Works of artists from Portugal, Angola, Brazil, Cape Verde, Mozambique and India comprise the travelling exhibition underway at the India International Centre here. The series of uncanny artworks seem to tell a story. An anti-clock wise tour of the gallery indicates an evolution, a moving forward of time.Organised by Perve Galeria with support of the Portugal Embassy, the exhibition Lusophonies/Lusofonias display both modern and contemporary art by different generations of the Portuguese speaking countries or Lusophones which include Portugal, Angola, Brazil, Cape Verde, Mozambique and certain parts of India. Also Read – ‘Playing Jojo was emotionally exhausting’All the artworks in the exhibition have a common connection, whether experiential or through a formal aesthetic, related to African roots. A troika of oxymoronic images, two from India and one from Africa, serves as a prologue to the collection which manifests the cross-cultural developments that followed the colonization across continents and the struggle against it.“The origin of this collection was the need to reflect on how lusophone countries saw and see Lusophonie, a plural and dialectical vision, full of discrepancies, ambiguities and mutual contamination about culture, society, and even about a common language,” says Nunes. Also Read – Leslie doing new comedy special with NetflixThe show has been chronologically divided into three sections: ‘Colonialism’, ‘Independence’ and ‘Miscegenation and Diaspora.’ Moving from one period to another in the anthology portrays a clear evolution from the “tendency to use art as a revolutionary discourse” in colonies to the establishment of sovereign political regimes after independence.“In Portugal, the freedom of speech that followed several decades of repression was a symptom of the artistic development,” says Nunes. The final part of the Lusophonies exhibition represents the artistic development that has occurred over time extending up to the present, not only in the lusophone world, but also in the countries where artists today work about Lusophonie and African influence issues. Representation from India includes two photographs by Subodh Kerkar and a set of pots or ‘matkas’ usually used by women in Indian villages to carry water.Closing this chapter of exhibition, which speaks majorly of the African influence, is a box of postcard sized artworks, some of them suspended in the air through strings around it, by Nobel Laureate author Gabriel Garcia Marquez. The exhibition is set to be on display till February 15.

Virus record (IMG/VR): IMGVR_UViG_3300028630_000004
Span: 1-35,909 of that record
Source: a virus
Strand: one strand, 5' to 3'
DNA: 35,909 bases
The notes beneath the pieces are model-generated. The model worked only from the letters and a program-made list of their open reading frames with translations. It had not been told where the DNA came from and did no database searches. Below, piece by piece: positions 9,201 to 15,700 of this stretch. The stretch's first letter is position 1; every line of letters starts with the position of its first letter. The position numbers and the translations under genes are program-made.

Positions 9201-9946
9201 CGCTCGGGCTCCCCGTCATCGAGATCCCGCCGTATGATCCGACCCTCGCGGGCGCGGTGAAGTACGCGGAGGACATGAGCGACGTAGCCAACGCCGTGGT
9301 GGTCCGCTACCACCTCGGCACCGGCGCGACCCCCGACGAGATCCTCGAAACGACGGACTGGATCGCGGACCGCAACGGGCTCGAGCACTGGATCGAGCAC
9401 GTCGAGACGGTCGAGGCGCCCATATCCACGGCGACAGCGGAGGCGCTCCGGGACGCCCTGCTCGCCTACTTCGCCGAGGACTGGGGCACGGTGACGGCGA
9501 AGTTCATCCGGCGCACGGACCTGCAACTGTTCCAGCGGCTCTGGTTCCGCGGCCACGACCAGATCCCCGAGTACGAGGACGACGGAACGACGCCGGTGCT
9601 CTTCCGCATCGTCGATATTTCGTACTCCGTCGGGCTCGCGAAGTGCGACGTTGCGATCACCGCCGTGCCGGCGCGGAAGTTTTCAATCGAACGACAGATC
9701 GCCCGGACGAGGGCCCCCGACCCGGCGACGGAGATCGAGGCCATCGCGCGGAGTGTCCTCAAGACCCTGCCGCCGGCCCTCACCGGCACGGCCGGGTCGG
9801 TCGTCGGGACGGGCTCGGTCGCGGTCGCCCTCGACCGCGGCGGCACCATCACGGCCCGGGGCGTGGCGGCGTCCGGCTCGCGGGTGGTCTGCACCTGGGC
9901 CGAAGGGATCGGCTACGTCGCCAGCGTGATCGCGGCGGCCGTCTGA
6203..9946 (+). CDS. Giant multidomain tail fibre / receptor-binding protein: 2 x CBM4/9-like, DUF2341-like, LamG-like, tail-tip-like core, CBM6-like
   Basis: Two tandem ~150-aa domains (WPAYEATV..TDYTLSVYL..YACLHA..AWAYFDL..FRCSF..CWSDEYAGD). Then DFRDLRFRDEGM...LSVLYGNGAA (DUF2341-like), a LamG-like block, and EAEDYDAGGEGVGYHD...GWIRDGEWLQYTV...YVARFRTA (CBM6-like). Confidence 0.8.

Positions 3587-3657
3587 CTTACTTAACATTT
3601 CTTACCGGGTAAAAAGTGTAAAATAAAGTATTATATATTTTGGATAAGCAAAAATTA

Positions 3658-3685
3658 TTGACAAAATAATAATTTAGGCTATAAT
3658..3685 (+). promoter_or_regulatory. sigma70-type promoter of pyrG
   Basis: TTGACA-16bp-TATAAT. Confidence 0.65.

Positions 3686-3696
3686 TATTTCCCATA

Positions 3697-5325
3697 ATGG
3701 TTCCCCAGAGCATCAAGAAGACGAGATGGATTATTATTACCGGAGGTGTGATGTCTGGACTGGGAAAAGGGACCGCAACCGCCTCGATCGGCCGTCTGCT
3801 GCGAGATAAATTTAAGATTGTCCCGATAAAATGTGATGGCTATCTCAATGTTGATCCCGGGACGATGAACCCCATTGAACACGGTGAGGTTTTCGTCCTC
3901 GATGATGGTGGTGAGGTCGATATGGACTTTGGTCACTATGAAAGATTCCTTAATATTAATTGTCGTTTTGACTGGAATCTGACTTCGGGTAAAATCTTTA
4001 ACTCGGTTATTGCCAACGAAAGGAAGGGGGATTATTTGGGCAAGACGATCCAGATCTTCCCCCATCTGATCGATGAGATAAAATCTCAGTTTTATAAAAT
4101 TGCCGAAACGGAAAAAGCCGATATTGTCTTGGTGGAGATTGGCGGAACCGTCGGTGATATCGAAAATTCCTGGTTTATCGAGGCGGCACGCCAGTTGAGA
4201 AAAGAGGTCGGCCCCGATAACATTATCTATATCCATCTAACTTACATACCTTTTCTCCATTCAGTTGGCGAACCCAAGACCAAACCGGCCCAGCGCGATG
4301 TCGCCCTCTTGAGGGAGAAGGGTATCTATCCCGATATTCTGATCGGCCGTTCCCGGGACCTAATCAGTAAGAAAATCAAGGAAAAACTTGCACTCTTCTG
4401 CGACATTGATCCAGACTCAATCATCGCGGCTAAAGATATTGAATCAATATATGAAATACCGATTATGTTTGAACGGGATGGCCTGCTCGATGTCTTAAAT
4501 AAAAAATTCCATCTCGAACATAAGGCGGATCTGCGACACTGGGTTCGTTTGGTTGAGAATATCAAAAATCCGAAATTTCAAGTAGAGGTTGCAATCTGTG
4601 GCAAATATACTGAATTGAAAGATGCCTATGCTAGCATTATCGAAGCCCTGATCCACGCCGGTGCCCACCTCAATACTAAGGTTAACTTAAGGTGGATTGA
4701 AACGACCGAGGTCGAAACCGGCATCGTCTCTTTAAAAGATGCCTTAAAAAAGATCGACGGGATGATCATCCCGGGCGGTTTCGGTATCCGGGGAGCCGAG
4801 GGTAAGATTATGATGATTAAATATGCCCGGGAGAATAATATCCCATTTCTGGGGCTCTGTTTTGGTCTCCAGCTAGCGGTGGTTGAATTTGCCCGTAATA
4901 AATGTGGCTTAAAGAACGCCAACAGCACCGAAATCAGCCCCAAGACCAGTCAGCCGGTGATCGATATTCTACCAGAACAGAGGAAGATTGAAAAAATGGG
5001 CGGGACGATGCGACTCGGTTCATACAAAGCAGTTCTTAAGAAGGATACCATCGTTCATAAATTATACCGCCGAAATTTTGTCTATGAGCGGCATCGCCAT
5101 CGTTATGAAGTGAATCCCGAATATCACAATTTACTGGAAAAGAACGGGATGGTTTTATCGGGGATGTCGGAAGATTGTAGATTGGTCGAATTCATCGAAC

Driver named following fatal collision Want to tell us about something going on where you live? Let us know – Tweet us @SOTLive or message us on our Facebook page. And if you have pictures to share, tag us on Instagram at StokeonTrentLive. Punter found hiding in bushes Get the biggest Daily stories by emailSubscribeSee our privacy noticeThank you for subscribingSee our privacy noticeCould not subscribe, try again laterInvalid EmailResidents and community leaders are calling for the speed limit to be slashed on a busy road where motorists hit speeds of more than 90mph. Dozens of accidents have been reported on the section of the A51 – between Aston Marina, on the outskirts of Stone, and the A34 roundabout – in the past decade. It has sparked calls for the speed limit to be cut from 60mph to 40mph. Now Stone Town Council is writing to Staffordshire County Council to urge them to take action. Families say that stretch of the A51 is ‘dangerous’. The A51 at its entrance to Aston Marina, near Stone Councillor Mike Williamson said: “As a keen cyclist I used to cycle along the A51 to go to Sandon. But I have stopped doing that – it’s much too dangerous to consider going on a bicycle. “If I want to go to Sandon I go to The Star and cycle along the towpath. I would rather fall into the canal than be hit by someone going at 60mph.” Read MoreTop stories on StokeonTrentLive A stretch of the A51 between Aston Marina and the A34 roundabout Gill Howe, from Aston Lodge, said: “I’ve lived here for 22 years and this road has always been a problem. I nearly get taken out most days and I think the filter lanes confuse people. Getting out of Aston Marina and pulling into Stone, when you need to slow down or speed up, is dangerous.” Read MorePlans revealed to fit all taxis with CCTV cameras to keep passengers safe – do you think it’s a good idea? Kat Davis, aged 40, added: “It will be a good idea to reduce the speed limit. There have been accidents and 40mph would be a sensible speed. I’ve witnessed a few near-misses and the bend in the road doesn’t help when people are doing 60mph. The filter lanes also mean that traffic is in the middle of the road with fast cars going past either side.” The roundabout of the A34 and the A51 near Stone A number of residents have written to the town council to support the campaign. Read MoreWatch the moment police catch this driver speeding between cameras on the A34 Town councillors have backed the speed reduction calls. Dad slams ‘disgusting’ hospital window Police search for missing woman